A Little Bit About....
0 comment Saturday, June 21, 2014 |
Ages ago I had a site called Mother Dirt; about my alternative self with an allotment. Like many people with families, I found the allotment tending rather difficult, and this didn't improve when I received the diagnosis of Autism for my son. I already had Fibro/ME myself so I made the decision to garden closer to home instead, and started filling my back garden with pots.
With a marriage breakdown, I managed to get a house with a back garden, which turned out to be in horrible condition; flinty soil you can't dig in without hitting rocks at every turn; humpy, uneven turf that is a nightmare to mow; a "compost pile" (read "tip") that former residents had left, filled with rusty metal, rusty nails, old carpet, and broken concrete; rampant snowberry, bramble and fencing that while adequate, did not extend to the split level (and then proved later to be very inadequate indeed); broken paving and a mud-strewn lower partition that at one point was supposed to be paved, but no one bothered.
I took the house because I had very little choice otherwise, because a garden is vital for my hyperative autistic son, our cat and the dog he adores. I've struggled to mow, fought the brambles and weeds, attempted to clear out the mess, keep the paving clear of mud, but my son has fallen off the wall partition twice, I've taken a tumble on the muddy broken paving and dislocated my shoulder, and the fence unfortunately doesn't instil a sense of "division" for my son. He doesn't understand social cues and has a tendency to yell at neighbours in their own yards, trying to get their attention, and when it doesn't succeed he throws a temper tantrum.
Now, in theory, being disabled I should be able to get a grant to fix the house issues for better mobility. And I could...as long as what I'm asking for isn't a garden. Gardens are "wants", not "needs". However, the research seems to prove otherwise; autistic children respond greatly to sensory gardens, and as a result more and more of these are springing up in community public spaces (unless, of course, you live where I'm living). The recognition of therapeutic gardening as being very beneficial to the disabled and the mentally ill, and even to offenders has been documented time and time again.
My son is not like "typical" autistic children - it seems the type of autistic child people are used to dealing with are the quiet ones who stand in a corner and flap their hands. My son is INYOURFACE, running round at full tilt, no sense of danger, always the centre of attention. He's a ball of energy and takes two people to keep him under control at school. Cheap toys which another child might be able to make last for a while break after a few hours. There are a lot of charities willing to offer toys or short breaks, but toys would have to be very durable, and short breaks to be honest, are not "breaks" for me - they're extra work and I'm usually exhausted by the end of it.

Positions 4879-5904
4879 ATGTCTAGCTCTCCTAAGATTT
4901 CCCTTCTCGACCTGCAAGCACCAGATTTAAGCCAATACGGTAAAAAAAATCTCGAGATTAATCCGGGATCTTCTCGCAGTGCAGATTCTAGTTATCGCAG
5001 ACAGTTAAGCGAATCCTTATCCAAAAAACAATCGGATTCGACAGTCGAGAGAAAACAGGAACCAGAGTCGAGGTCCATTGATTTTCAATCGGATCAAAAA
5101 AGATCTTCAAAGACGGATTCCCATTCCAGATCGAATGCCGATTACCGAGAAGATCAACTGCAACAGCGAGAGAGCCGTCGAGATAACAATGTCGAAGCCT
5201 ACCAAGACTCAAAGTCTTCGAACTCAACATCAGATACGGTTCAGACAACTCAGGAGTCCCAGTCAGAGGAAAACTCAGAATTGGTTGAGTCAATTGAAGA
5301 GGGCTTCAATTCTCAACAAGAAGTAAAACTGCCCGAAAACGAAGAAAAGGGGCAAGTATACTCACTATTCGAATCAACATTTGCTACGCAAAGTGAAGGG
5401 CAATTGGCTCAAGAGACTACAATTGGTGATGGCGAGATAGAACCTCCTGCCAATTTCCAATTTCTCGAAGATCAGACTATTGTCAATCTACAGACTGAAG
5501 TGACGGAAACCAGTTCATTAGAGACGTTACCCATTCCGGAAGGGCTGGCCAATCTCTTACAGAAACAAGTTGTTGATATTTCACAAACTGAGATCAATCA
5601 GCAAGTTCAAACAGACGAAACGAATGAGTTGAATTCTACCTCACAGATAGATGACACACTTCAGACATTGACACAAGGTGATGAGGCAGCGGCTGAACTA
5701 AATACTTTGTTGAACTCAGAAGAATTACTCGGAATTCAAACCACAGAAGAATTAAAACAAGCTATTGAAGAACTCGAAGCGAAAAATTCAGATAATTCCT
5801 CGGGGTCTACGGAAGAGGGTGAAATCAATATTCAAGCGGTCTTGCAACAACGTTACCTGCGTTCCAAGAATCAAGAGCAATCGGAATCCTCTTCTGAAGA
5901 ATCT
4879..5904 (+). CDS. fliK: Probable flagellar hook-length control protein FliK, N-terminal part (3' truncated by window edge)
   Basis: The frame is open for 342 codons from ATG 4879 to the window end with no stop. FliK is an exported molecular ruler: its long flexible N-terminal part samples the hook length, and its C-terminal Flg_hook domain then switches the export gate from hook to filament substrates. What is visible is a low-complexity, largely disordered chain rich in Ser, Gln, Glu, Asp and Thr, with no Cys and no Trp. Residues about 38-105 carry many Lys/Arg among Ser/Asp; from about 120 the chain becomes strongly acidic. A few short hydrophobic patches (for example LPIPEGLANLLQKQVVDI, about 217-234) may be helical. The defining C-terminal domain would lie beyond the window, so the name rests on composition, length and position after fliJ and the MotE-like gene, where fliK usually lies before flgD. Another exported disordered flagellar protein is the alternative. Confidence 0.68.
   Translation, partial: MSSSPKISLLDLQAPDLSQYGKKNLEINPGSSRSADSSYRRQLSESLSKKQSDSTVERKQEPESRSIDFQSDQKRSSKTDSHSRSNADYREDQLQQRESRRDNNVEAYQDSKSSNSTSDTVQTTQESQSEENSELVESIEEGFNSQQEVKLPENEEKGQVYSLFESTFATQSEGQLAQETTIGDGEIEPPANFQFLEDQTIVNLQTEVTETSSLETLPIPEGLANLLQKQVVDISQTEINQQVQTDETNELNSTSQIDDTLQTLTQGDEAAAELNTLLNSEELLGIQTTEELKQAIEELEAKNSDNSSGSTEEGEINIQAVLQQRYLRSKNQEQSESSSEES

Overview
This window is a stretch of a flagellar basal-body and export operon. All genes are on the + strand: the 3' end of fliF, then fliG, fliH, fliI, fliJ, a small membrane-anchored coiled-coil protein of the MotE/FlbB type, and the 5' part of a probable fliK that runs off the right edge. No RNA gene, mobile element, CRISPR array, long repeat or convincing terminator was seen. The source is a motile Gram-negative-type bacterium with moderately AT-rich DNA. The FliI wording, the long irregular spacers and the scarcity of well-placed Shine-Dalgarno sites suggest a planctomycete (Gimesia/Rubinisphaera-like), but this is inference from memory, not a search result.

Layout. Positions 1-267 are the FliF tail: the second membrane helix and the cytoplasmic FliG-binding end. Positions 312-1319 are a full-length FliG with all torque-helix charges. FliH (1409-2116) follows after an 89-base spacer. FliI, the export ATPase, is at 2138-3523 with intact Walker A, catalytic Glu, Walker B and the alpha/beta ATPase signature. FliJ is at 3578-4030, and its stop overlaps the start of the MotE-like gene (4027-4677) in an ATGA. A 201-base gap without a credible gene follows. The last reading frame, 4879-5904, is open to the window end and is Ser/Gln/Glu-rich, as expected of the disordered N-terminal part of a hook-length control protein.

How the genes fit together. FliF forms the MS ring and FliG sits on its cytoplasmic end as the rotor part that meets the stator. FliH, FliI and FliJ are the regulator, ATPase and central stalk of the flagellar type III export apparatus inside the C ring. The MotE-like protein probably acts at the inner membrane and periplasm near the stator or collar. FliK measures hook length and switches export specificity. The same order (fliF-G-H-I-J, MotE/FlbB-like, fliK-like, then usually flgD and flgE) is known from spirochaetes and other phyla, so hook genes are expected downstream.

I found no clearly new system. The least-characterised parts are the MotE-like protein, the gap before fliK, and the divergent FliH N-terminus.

I therefore decided to start the appeal to fix the garden by first calling my council. Dead end there, but then I extended to charities, local services, disability gardening sites and so on. There's not much out there, but there's a bit. However, what I was always rather shocked about was how few children's charities would do anything for gardening - as a matter of fact, I found only one.
Why is that? If quality of life is the whole point of giving to a charity, then why is gardening so low on the list? Why is making a garden accessible for those who may not be able to get out of their homes and access public things so difficult? I keep hearing the words "inclusion" brought up, but I have to be honest here - there is a time for inclusion, and then there is a time when you want your own safe space. And I want the garden to be that space for my son.
And so, therefore, here comes this blog...I'll try to document progress to see how we go, and I hope I might be able to drum up some advocacy for others in the same situation as well as point people in the right direction.
If you find yourself a prisoner in your own home...gild the cage.